Report on Langila (Papua New Guinea) — March 1990
Bulletin of the Global Volcanism Network, vol. 15, no. 3 (March 1990)
Managing Editor: Lindsay McClelland.
Langila (Papua New Guinea) Glow; gas emission; rumbling
Please cite this report as:
Global Volcanism Program, 1990. Report on Langila (Papua New Guinea). In: McClelland, L (ed.), Bulletin of the Global Volcanism Network, 15:3. Smithsonian Institution. https://doi.org/10.5479/si.GVP.BGVN199003-252010.
Papua New Guinea
5.525°S, 148.42°E; summit elev. 1330 m
All times are local (unless otherwise noted)
"Activity consisted of weak to moderate white-grey emissions from Crater 2. Weak, steady, red glow was observed 1-4 and 25-31 March. Rumbling noises were heard on the 28th and 29th. Crater 3 remained quiet throughout the month. Seismicity was at a low level."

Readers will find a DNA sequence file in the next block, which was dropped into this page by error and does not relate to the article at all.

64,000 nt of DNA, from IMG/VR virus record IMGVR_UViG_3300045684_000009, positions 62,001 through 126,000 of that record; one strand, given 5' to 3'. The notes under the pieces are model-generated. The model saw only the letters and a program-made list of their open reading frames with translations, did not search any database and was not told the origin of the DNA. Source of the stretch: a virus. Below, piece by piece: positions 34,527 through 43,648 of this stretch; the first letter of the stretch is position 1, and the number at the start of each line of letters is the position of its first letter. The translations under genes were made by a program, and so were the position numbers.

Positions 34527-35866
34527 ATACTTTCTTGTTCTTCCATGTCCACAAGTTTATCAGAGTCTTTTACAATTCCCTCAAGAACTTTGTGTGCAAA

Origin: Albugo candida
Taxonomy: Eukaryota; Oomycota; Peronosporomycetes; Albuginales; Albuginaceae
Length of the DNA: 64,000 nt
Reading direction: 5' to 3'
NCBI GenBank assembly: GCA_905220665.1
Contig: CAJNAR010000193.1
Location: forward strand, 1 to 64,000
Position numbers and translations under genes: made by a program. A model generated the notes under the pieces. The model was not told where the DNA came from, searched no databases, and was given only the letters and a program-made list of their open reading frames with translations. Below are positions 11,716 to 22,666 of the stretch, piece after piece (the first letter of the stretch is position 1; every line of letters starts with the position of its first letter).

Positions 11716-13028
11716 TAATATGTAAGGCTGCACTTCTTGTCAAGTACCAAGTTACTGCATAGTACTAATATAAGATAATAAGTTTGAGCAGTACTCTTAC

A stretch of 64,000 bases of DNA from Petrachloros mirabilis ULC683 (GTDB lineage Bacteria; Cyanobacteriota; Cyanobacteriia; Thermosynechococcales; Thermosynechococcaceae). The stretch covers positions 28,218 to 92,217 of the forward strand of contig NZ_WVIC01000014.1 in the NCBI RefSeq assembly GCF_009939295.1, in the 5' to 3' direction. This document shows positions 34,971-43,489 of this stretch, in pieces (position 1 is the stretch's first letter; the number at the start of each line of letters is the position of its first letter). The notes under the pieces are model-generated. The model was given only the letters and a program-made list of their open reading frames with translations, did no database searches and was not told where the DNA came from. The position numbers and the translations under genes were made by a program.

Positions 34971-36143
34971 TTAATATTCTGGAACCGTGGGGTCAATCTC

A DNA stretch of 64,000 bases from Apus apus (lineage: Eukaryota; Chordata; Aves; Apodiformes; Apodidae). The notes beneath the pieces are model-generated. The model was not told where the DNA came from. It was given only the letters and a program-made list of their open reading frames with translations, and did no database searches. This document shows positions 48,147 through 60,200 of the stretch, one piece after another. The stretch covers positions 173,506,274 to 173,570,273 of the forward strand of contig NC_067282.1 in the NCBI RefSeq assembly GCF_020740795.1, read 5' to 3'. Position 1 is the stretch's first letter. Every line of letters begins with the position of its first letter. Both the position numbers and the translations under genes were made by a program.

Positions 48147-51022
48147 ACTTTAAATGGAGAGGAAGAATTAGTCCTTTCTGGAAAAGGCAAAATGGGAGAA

Geologic Background. Langila, one of the most active volcanoes of New Britain, consists of a group of four small overlapping composite basaltic-andesitic cones on the lower eastern flank of the extinct Talawe volcano. Talawe is the highest volcano in the Cape Gloucester area of NW New Britain. A rectangular, 2.5-km-long crater is breached widely to the SE; Langila volcano was constructed NE of the breached crater of Talawe. An extensive lava field reaches the coast on the north and NE sides of Langila. Frequent mild-to-moderate explosive eruptions, sometimes accompanied by lava flows, have been recorded since the 19th century from three active craters at the summit of Langila. The youngest and smallest crater (no. 3 crater) was formed in 1960 and has a diameter of 150 m.
Information Contacts: I. Itikarai, P. de Saint-Ours, and C. McKee, RVO.